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Four HIV Research Projects at Pitt Receive More than $11 Million in Grants

PITTSBURGH, Nov. 30, 2012 – Researchers at the University of Pittsburgh Schools of the Health Sciences and Magee-Womens Research Institute (MWRI) have been recently awarded four grants totaling nearly $11.5 million from the Bill & Melinda Gates Foundation.
 
According to the foundation, more than 22 million new infections will occur by 2015 despite the current decline in infection rates. The foundation’s aims are to stop the spread of HIV by expanding access to successful prevention strategies and to identify and research new ways to prevent HIV transmission.
 
Finding A New Way of Detecting Infection
A first-of-its-kind collaboration between the University of Pittsburgh’s Center for Vaccine Research (CVR), the Drug Discovery Institute (DDI) and the Graduate School of Public Health received a $1 million, three-year grant to develop a novel test to detect HIV in the earliest stages of the disease.
 
“The earlier you know about an infection, the quicker you can treat it,” said Pitt Public Health Dean and CVR Director Donald S. Burke, M.D., UPMC-Jonas Salk Chair of Global Health and principal investigator on the project. “Immediately starting antiretroviral drugs greatly reduces the chance of the disease progressing to full-blown AIDS and reduces person-to-person transmissibility of the virus. The test will also enable extensive epidemiological studies in developing countries, allowing health agencies to effectively target their precious resources.”
 
Currently available tests rely on a few proteins made only by the HIV virus itself to detect anti-HIV antibodies in the blood. In new infections, these antibodies are typically at low levels, so it often takes months before a person tests positive for HIV and sometimes years before development of symptoms. The Pitt test is taking a new approach. Instead of looking only at proteins made by the virus, this research will examine a novel class of HIV bio-markers in patient blood samples. This approach utilizes synthetic molecules that resemble proteins and can be produced in millions of different variations. This larger diversity of bio-marker targets increases the ability to detect new HIV infections, as well as distinguish between recent and established infections.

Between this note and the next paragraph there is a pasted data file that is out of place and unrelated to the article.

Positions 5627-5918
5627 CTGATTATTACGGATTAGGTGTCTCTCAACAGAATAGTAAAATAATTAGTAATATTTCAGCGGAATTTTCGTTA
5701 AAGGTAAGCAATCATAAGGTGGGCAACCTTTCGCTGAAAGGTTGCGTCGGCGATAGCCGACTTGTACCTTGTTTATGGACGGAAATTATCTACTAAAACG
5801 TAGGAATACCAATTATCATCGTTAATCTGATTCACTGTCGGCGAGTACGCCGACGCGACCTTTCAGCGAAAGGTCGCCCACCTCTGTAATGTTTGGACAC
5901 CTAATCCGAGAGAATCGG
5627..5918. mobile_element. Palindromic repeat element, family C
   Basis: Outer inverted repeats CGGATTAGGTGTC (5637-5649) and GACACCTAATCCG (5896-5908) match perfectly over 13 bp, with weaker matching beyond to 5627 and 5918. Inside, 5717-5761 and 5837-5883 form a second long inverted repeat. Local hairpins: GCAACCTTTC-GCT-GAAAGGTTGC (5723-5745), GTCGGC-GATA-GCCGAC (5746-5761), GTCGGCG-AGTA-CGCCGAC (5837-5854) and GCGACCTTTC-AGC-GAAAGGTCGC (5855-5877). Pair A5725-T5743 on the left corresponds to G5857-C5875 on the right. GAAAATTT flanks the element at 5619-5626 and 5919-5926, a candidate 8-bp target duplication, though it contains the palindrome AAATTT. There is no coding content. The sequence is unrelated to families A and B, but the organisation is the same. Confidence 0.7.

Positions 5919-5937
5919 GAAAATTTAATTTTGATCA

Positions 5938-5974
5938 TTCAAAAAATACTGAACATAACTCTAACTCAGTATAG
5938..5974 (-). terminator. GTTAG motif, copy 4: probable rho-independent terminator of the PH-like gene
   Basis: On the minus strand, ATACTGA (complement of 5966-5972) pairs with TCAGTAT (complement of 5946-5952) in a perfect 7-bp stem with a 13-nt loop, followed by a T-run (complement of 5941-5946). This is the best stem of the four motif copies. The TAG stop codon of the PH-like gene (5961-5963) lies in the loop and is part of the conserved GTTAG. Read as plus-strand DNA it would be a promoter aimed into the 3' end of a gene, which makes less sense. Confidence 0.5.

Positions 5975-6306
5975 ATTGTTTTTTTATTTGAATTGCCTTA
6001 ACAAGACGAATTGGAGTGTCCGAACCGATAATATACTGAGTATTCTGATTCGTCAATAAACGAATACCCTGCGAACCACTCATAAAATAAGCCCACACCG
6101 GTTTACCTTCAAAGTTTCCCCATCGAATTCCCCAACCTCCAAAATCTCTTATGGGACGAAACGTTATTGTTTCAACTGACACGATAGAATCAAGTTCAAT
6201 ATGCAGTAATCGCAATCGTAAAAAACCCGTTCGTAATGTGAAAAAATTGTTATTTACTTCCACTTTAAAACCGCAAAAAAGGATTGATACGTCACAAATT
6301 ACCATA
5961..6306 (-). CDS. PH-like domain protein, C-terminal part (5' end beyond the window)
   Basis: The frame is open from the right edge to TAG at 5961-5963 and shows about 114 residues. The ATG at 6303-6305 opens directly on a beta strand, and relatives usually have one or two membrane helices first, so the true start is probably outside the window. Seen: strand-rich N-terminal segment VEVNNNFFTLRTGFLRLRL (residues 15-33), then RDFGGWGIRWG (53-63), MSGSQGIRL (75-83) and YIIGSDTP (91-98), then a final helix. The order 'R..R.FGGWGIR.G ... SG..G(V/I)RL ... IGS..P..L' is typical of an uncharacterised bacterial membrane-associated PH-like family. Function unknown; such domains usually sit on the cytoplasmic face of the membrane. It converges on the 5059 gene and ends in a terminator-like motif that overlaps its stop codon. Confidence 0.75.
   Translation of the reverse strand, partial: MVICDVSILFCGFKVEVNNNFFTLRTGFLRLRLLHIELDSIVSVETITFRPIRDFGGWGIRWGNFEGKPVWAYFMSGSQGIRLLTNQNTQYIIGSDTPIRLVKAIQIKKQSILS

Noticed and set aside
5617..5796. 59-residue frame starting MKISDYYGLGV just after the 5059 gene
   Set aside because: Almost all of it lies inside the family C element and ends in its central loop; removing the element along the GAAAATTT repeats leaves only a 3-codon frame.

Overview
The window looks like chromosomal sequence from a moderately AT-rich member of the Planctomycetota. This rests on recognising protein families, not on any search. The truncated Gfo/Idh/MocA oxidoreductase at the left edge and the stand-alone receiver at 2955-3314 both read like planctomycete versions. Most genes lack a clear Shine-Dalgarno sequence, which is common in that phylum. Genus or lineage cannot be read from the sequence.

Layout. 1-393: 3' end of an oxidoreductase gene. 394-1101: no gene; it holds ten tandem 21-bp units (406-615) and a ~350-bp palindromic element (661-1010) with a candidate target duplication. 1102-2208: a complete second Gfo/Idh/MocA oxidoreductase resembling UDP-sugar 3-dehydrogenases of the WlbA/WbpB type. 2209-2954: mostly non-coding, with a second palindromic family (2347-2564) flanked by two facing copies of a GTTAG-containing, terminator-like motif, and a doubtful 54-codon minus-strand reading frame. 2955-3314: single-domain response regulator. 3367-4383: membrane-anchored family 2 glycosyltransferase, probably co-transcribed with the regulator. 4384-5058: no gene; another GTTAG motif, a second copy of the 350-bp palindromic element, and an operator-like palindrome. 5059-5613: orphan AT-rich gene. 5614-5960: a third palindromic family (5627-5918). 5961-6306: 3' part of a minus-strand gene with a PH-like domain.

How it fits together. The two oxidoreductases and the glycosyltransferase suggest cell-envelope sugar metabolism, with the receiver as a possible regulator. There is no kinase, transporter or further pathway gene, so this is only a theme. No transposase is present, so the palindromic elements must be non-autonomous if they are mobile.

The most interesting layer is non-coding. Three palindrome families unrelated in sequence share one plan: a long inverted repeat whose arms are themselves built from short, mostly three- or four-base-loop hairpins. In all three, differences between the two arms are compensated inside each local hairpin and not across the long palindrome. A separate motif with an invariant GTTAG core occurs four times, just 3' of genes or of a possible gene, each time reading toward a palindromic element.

Such a test would allow public health workers to determine if a Third World country’s HIV infections are a recent development and how fast the virus is spreading, and physicians could factor in duration of infection to better tailor anti-HIV regimens.
 
Pitt co-investigators on this project include Ronald Montelaro, Ph.D., and Ernesto Marques, M.D., Ph.D., of the CVR; Lansing Taylor, Ph.D., and Mark Schurdak, Ph.D., of the DDI; and George Tseng, Ph.D., of Pitt Public Health.  Thomas Kodadek, Ph.D., at the Scripps Research Institute in Jupiter, Fla., is a key collaborator. 
 
Preventing HIV Infection With Monthly Injections
In the $4.5 million, two-year Options Now (ON) project, researchers will assess the acceptability and safety of injecting rilpivirine, a long-acting HIV drug, into the muscle of HIV-negative people with the aim of preventing infection. The research team is led by Ian McGowan, M.D., Ph.D., professor of medicine and obstetrics, gynecology and reproductive sciences, Pitt School of Medicine, co-principal investigator of the federally funded Microbicide Trials Network (MTN) and MWRI investigator. It also includes Beatrice A. Chen, M.D., M.P.H., and Ross D. Cranston, M.D., both of the University of Pittsburgh School of Medicine and MWRI.